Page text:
When designing these challenges, Riot simply should not have released ones with goals that could not be attained.
Putting aside motivation, League of Legends challenges themselves are difficult to understand and navigate. This is due to the confusing user experience and interface.
Players who are interested in achievements will want to know:
- What challenges are available?
- How can I achieve those challenges?
- How much have I progressed in the challenges I’m working towards?
- What challenges am I close to completing?
However, the answers to all these questions are hidden behind layers of fancy rather than functional UI.
What League of Legends Challenges are Available?
Here is a list of all League of Legends challenges and how to achieve them, sorted into more intuitive categories than the Riot UI.
Overall, the Challenges UI suffers from a navigation problem. Instead of grouping challenges by easy-to-find, well-named categories, it lists them under interchangeable names that often have nothing to do with how to achieve them.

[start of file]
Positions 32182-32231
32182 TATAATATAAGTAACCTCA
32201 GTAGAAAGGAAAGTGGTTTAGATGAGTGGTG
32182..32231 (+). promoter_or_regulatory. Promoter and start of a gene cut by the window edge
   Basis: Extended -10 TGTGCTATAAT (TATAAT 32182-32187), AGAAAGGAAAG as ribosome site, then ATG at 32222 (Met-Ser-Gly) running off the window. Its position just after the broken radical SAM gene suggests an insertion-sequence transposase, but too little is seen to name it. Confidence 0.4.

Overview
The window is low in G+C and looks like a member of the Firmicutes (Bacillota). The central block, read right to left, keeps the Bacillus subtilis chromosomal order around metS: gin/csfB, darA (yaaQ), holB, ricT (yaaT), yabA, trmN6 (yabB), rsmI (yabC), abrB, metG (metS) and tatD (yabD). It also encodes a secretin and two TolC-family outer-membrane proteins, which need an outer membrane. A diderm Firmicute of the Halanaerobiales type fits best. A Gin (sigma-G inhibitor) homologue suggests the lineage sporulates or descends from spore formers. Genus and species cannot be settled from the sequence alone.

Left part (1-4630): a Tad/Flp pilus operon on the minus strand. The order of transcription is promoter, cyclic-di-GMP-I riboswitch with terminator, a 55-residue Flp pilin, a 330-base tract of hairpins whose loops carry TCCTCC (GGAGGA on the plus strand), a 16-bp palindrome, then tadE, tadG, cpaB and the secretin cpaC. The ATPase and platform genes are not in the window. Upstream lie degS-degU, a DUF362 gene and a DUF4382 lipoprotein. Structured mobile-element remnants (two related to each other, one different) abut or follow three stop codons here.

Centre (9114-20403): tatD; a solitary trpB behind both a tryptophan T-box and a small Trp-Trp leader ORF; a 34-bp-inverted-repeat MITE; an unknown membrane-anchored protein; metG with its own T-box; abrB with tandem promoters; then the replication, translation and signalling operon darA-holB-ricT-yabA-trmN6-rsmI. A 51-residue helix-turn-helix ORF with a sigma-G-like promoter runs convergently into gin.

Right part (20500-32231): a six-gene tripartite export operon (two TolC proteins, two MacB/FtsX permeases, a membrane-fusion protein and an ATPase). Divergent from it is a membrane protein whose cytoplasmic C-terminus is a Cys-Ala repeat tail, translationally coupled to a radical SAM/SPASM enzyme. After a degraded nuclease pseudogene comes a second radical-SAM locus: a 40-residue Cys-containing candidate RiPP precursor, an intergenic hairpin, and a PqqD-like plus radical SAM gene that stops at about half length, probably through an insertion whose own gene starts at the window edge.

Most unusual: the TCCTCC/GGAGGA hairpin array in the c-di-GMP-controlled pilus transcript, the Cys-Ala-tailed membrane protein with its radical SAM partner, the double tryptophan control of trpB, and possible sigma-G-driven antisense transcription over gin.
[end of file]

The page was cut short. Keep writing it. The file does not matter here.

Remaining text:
For example, the Challenge categories are:
- “Skillfully crushing your opponents is the way to earn big in this category”
- “Modes and innovative plays make this category the home for those who dare to dream”
- Teamwork & Strategy
- “Working together with your team to dominate the Rift is the focus here”
- “Putting up big lifetime numbers in kills, gold earned, and other stats will help boost this bucket”
- “It’s in the name. Collecting cosmetics and engaging in loot fills the bars here”
- “Time-limited challenges live in this category to commemorate season-based accomplishments and past achievements others can no longer obtain. They don’t contribute to your overall progress, nor can you level up Legacy as a category.”
Of these, only “Collection” makes sense with the goals of those challenges. The others are ambiguous, with nebulous descriptions, which makes finding the sort of challenge you want to complete a pain.